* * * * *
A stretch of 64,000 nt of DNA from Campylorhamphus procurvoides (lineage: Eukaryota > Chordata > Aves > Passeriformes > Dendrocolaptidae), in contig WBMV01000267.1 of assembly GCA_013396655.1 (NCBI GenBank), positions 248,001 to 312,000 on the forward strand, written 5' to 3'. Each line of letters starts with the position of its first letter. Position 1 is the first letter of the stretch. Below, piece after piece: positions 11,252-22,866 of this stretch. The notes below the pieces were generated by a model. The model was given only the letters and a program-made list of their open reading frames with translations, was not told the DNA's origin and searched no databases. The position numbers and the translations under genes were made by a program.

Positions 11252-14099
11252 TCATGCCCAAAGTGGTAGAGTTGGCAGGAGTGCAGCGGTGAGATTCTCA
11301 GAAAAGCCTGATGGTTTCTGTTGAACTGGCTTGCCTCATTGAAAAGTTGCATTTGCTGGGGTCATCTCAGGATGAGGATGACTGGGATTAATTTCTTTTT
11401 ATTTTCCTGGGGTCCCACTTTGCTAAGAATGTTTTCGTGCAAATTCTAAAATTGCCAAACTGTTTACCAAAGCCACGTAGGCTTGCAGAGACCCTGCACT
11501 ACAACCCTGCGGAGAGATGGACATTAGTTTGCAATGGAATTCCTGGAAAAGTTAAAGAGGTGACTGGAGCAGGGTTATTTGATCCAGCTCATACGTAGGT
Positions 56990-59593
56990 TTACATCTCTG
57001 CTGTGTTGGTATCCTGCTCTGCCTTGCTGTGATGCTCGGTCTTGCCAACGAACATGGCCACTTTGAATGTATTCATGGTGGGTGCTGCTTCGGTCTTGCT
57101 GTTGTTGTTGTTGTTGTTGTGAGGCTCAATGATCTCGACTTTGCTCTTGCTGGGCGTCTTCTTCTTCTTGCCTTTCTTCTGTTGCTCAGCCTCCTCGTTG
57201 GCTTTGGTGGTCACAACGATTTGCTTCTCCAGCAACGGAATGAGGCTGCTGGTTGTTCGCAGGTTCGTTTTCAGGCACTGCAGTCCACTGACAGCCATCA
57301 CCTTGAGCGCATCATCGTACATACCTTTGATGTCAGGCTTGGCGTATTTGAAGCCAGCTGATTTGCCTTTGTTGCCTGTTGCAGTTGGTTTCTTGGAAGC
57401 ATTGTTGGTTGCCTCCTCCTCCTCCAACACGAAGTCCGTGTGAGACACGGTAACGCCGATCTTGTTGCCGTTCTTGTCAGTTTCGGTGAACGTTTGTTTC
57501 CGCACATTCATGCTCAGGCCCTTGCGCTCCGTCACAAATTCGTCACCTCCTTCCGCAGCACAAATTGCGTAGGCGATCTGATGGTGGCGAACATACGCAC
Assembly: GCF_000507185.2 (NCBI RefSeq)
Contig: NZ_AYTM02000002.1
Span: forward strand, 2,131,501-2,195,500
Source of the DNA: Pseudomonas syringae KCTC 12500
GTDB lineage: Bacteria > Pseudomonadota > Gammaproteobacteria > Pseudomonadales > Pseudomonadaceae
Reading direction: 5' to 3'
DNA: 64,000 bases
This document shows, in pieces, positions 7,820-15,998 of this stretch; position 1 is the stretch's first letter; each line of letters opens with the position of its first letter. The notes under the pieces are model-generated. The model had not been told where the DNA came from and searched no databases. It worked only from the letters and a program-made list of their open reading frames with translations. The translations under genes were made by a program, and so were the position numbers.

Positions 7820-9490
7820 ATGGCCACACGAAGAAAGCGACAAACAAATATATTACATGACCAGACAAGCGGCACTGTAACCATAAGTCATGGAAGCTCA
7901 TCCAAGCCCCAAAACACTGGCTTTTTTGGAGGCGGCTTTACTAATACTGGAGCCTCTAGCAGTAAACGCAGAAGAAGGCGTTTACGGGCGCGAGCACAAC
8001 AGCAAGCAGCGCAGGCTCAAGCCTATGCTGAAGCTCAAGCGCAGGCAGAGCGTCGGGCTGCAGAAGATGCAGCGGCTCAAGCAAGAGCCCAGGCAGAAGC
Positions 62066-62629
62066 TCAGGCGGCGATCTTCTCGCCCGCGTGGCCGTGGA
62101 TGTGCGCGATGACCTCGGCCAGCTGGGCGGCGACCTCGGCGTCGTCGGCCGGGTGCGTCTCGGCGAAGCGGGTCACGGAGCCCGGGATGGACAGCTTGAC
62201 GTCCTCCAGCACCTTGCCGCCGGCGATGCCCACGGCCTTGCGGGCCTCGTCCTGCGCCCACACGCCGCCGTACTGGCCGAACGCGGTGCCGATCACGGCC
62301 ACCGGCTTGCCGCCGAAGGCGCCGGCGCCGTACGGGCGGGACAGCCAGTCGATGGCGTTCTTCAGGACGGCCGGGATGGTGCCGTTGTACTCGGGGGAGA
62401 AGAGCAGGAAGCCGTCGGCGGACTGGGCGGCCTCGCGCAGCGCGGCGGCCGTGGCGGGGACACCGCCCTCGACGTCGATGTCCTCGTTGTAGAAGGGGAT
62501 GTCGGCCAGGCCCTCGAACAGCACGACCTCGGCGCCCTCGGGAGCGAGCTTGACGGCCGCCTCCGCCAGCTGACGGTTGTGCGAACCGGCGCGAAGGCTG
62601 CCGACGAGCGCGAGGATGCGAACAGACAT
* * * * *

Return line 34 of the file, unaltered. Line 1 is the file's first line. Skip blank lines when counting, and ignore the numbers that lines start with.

62601 CCGACGAGCGCGAGGATGCGAACAGACAT